I received an email back from Trifecta asking me for details....HUH? What did I leave out or need to add???
 

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I was not talking about a V6. . . not related to this engine and topic. Of course I was talking about the 2.4L but also applies to any engine or vehicles as well under the right circumstances of load.

Preaching to the choir. . . The 2.4L is a problematic engine. The reason why I did research back in 2014 and bought a 3.6L V6.

Since the topic is about the 2.4L engine. . . . that is/was my reference to engine knock in that case.

Of course downshifting would help. . I also said as much. Intelligent use of the gas pedal and transmission as I said.


I have owned over 40 vehicles over the years with 4, 6 and 8 cylinder engines. Enough said.


BTW. .. . nothing you've said is new here in this forum. Others have observed and seen the same. Including KR even occurring in the V6 under low RPM high load conditions. It happens in a lot of modern cars.

Good to point it out again though.
 

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I never said you were talking about the V6. Please don't attribute words I did not say. Neither is the 1.3l turbo in your Sonic the same engine.

A few members posted some very good information in this thread and based on your advice I shared my results and gave my recommendations for the 2.4L NA Ecotec, seeing there was not much info in past years about KR for this engine. I disagree there is nothing new I added. Again that is your opinion, but it won't stop me from contributing.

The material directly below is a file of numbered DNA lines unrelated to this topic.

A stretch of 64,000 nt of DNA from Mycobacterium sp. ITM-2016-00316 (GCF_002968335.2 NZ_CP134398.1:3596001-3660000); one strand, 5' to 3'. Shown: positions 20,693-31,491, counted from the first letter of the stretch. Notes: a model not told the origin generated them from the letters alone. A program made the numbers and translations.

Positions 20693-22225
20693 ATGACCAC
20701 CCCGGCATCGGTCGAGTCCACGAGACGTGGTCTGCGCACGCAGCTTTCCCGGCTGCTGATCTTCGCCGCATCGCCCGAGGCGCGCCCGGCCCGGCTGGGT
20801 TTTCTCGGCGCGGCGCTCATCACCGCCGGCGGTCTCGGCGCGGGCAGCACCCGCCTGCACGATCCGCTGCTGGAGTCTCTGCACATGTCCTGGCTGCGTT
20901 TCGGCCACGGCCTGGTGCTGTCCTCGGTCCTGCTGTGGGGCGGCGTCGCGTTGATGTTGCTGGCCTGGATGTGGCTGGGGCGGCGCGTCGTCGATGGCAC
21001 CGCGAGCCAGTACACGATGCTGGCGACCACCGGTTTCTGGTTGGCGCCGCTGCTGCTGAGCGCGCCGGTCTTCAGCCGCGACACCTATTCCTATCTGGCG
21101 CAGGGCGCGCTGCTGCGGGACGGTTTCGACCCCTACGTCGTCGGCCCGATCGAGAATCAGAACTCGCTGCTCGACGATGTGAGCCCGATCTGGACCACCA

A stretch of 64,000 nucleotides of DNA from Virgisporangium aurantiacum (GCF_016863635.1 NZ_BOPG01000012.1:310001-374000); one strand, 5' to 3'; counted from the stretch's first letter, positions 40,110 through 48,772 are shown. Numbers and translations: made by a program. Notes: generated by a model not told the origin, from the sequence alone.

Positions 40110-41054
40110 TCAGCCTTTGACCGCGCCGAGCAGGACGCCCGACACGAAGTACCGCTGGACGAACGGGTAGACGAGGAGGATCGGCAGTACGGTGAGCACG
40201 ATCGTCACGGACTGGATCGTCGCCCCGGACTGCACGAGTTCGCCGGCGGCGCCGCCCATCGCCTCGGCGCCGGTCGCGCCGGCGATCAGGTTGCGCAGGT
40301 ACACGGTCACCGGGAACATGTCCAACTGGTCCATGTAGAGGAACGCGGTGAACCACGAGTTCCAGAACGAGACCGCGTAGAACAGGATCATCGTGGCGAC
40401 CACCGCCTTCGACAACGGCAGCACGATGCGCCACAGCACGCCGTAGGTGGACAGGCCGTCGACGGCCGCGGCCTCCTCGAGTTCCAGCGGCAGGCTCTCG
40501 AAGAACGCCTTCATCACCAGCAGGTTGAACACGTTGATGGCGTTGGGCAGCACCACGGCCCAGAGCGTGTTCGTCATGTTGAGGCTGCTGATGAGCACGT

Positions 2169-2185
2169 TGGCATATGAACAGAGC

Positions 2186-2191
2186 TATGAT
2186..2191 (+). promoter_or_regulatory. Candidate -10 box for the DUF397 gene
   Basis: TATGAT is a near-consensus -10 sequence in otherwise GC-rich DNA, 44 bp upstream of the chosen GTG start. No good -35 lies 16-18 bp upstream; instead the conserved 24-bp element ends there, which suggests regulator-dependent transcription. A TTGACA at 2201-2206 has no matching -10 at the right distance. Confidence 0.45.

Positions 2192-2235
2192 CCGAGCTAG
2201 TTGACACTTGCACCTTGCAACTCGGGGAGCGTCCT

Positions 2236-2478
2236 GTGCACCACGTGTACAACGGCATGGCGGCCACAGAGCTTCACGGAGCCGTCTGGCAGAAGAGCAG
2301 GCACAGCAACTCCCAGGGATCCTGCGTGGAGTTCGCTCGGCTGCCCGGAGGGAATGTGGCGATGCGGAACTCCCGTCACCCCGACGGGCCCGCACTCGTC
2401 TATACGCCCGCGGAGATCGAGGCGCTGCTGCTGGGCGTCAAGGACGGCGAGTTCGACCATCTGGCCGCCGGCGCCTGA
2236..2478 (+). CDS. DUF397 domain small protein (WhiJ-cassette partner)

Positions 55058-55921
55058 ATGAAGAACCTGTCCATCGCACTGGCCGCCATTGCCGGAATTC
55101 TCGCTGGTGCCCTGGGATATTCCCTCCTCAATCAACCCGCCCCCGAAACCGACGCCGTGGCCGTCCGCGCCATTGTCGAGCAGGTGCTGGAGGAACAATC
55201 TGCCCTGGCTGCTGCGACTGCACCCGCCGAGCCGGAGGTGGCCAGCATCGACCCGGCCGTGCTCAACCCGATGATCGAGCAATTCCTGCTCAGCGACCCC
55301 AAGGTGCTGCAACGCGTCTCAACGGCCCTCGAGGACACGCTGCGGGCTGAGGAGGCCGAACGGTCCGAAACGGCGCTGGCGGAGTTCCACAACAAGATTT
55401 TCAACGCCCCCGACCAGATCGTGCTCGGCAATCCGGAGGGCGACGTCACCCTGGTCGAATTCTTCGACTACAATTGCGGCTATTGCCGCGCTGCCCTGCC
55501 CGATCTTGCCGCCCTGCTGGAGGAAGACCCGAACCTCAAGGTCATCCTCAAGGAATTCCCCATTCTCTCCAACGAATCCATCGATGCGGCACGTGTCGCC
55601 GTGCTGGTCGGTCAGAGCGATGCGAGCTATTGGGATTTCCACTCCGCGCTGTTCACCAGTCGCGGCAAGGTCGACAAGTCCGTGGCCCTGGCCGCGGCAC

Um. . the Chevrolet Sonic came with either a 1.8L NA engine or the older 1.4L turbo engine like the original Chevy Cruise. The 1.3L turbo is a new arrival in the U.S for the Spark and now Buick Encore GTX along with a 1.2L turbo as well.
Not sure why you are bringing it up and talking about the 1.3L not being the "same"? Never talked about it or ever said it was. Similar to you mentioning V6 engines in a previous post which is why I talked about them that you objected to.

Getting off topic with too many things now. .

Am not disagreeing with your observations over all. Just that there are glaring omissions of the 2.4L GDI design faults.

The previous 2.4L engine before it was adapted to GDI was fine with not even PCV freeze ups or main seal blow out like in the GDI version.